Dan Wootton, Media Neurosis and 'Diversity'
'The activists are in a permanent state of adolescence, and the adults are paying the price.'
GB News presenter and experienced tabloid journalist Dan Wootton was recently accused by leftist website Byline Times of potential video sex extortion, heavily quoting Wootton's ex-partner.
This came hot on the heels of veteran BBC News presenter Huw Edwards having 'no case to answer' to a similar type of allegation, but being outed by his wife after Jeremy Vine and other media types who said it was 'bringing the BBC to its knees', so to fess up. These were not long after This Morning's face-of-the-ages Philip Schofield, having previously come out as gay, was exposed as having an 'unwise but not illegal' affair with a young ITV staffer.
While Wootton will likely never be forgiven by an army of Johnny Depp supporters who hold him personally responsible for their hero losing his libel battle against his old paper The Sun, he (and all the others mentioned above) are a product; empathy as to their situation from this angle is irrelevant.
We think we know them as they are public-facing, well-mannered and ambitious, but they are creations of the Simulacra - philosopher Jean Baudrillard's term for the fantasy-reality we create through celluloid and related technology. Is the science behind the magic, or magic behind the science? At what point does the private person become the product, and when are they - or we - allowed to switch off in a culture that now never does?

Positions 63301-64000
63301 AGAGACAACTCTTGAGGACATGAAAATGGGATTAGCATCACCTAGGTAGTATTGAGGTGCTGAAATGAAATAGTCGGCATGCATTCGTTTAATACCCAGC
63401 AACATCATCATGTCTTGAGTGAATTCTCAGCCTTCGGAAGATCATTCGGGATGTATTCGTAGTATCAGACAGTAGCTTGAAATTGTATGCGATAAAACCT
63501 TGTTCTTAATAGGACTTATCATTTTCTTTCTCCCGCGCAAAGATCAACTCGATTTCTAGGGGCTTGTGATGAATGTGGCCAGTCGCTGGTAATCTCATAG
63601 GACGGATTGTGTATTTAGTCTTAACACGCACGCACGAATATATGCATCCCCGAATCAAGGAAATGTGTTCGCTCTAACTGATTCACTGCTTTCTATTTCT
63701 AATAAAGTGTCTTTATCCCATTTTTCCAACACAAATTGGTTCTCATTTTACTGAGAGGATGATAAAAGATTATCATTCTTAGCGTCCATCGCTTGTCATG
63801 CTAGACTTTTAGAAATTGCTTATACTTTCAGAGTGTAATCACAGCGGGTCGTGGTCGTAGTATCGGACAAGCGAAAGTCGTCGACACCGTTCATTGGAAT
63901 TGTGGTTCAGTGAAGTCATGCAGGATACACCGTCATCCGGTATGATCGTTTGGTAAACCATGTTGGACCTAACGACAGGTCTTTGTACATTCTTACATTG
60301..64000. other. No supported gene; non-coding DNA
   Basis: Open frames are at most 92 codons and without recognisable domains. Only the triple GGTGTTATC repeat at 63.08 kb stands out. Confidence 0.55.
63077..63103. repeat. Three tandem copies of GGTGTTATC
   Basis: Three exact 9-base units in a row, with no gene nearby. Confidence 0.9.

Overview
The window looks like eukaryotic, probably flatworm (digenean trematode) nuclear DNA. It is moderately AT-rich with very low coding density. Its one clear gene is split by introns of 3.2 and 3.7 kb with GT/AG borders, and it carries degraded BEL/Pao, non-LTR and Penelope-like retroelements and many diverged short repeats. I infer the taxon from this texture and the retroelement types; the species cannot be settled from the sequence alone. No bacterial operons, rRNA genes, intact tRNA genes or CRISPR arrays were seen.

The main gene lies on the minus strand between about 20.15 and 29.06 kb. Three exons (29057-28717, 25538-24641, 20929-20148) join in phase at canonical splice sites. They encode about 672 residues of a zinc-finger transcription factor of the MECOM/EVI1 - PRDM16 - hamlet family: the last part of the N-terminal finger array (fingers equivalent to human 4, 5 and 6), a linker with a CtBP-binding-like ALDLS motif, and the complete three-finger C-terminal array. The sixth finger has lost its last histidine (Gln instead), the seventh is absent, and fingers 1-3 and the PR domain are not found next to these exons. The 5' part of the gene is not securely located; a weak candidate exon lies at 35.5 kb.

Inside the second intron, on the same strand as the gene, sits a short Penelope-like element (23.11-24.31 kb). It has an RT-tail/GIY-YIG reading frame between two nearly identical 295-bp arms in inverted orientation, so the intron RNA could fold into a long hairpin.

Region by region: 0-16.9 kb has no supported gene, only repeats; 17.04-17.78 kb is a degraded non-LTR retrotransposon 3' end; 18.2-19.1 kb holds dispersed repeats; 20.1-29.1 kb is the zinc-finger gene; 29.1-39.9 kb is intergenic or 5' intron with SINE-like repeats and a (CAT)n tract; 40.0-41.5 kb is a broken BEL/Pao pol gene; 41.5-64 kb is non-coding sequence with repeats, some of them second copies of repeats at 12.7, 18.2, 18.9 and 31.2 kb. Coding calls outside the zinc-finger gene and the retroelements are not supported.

The 1960s featured a cultural revolution due to previous generations being too restrictive, class-bound and warlike. The 2010s and 20s' (thus far just attempted) woke revolution has been led by the (great) grandchildren of that revolution: but the Boomers did nothing explicitly 'wrong' to cause this.
While footballer Ryan Giggs was cleared of long-standing domestic abuse charges due to his ex-partner withdrawing charges due to 'pressure', Brass Eye and The Thick of It producer Armando Iannucci revealed that the BBC had reinstated actor Chris Langham on the latter show, previously convicted of keeping prohibited images. The fact that the BBC decided that once a sentence has been served - whatever the accused's plea - the sentence is served, is admirable in the current conviction-on-allegation culture.
The activists are in a permanent state of adolescence, and the adults are paying the price. No midlife crisis goes unpunished, and every high profile male is as likely as the next to see his entire legacy binned. Toxic masculinity is in fact feminised masculinity, as the public sees the crime of rape as actually MORE serious than do the activist-feminists; who see rape as almost all hetero sex, and conflate sexual assault and non-violent rape allegations on a regular basis. Must be the patriarchy - which, contrary to the messaging, is now to all intents and purposes a matriarchy, due to the prevalence of women in positions of power across most industries.